Vox WiFi offers fully managed WiFi, providing a user-friendly, contemporary access solution for staff and guests, including enterprise-wide mobility and bring you own device (BYOD) initiatives. Built on the world-class technology, Vox WiFi provides best-in-class security, and a centralised environment for establishing and managing multiple access points – for better data usage and threat management. Coupled with auto-provisioning, a comprehensive frequency plan prior to rollout and real-time monitoring, Vox WiFi is a perfect extension of your network. Vox Aura also offers solutions for the corporate, retail, hospitality, tourism and leisure industry, as well as for home users.
Vox WiFi is a fully managed WiFi suite, including robust service level agreements (SLAs), and experienced consultants to ensure best practice implementation.
Manage your auto-provisioning of concurrent connections, and comprehensive frequency planning based on building structures.
Vox WiFi Portal enables venues to personalise user on-boarding, increase customer engagement and even monetise through third party offers.
Vox WiFi includes robust monitoring, reporting functionality and complete network security – including WiFi hotspot separation.
It’s a facility allowing computers, smartphones, or other devices to connect to the Internet or communicate with one another wirelessly within a particular area using radio waves.
Signal Strength refers to the WiFi signal strength indicator on your mobile device. Data throughput refers to the speed at which data is transferred within the WiFi network typically rated at Mbps (Megabits per second). So depending on which WiFi router or WiFi access point you have, data throughput will range from 2Mbps right up to 1.3Gbps.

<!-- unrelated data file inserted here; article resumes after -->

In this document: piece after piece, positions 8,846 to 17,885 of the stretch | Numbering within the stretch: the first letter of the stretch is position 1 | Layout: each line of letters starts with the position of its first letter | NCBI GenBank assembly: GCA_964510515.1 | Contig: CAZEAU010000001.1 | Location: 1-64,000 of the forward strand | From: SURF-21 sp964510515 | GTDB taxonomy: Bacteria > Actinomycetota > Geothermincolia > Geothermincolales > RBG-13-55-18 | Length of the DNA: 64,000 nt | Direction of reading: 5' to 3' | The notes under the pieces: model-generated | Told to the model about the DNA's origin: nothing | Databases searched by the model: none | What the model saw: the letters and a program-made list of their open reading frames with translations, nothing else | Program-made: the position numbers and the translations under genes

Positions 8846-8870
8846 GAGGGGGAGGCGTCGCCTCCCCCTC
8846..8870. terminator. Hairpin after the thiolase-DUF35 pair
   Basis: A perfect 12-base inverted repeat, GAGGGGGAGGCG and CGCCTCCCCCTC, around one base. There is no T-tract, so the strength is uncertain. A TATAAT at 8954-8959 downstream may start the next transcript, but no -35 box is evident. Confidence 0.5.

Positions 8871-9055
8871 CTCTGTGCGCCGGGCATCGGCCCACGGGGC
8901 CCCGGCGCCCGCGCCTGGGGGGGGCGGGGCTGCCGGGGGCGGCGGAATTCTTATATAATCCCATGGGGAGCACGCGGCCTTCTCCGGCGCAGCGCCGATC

Interference can come from a number of sources. i.e. building material and obstructions such as metal, brick and glass; electrical appliances such as microwaves, cordless phones and cell phones; interference from neighbouring WiFi routers and access points; poor placement of the WiFi router or AP, typically next to the TV, telephone line, etc.
Contention internally from multiple WiFi enabled devices such as smartphones, tablets, laptops, gaming consoles, etc; WiFi router and access points may be limited as per the manufacturers specifications and may not match your requirements; contention externally on your ISP service where the service may be shared with many other users (data throughput may also vary by time of day); and it stands to reason that if you have multiple users and devices competing for the same bandwidth then the initial bandwidth will need to be divided multiple times.
WiFi currently uses 2.4 GHz and 5 GHz radio frequencies to connect the devices to the WiFi network. 2.4 GHz has a larger range thus allowing you to access the WiFi further away from the WiFi router or WiFi access point, but data transfer at this frequency is limited to 300Mbps. This is fine for handling daily tasks like web browsing and social networking. In addition, the 2.4GHz band offers 11 channels within this band with channel 1, 6 and 11 being the most common. The limited number of channels make the 2.4 GHz band susceptible to radio interference.
WiFi gives us freedom from wires, but it’s not secure by default. Data is transmitted through the air, and anyone nearby can easily capture it with the right tools. Employing security measures is necessary to protect files, online accounts, and user privacy.
There are a variety of options available to extend and improve your WiFi coverage, namely, wireless access points designed to handle low, medium and high density environments or WiFi repeaters whereby the existing WiFi signal is expanded throughout a building by plugging WiFi repeaters into any available power socket. Repeaters are available for both the 2.4 GHz and 5 GHz frequencies. Power line adapters are also able to extend your WiFi coverage. They utilise your existing electrical network to extend the coverage of your network.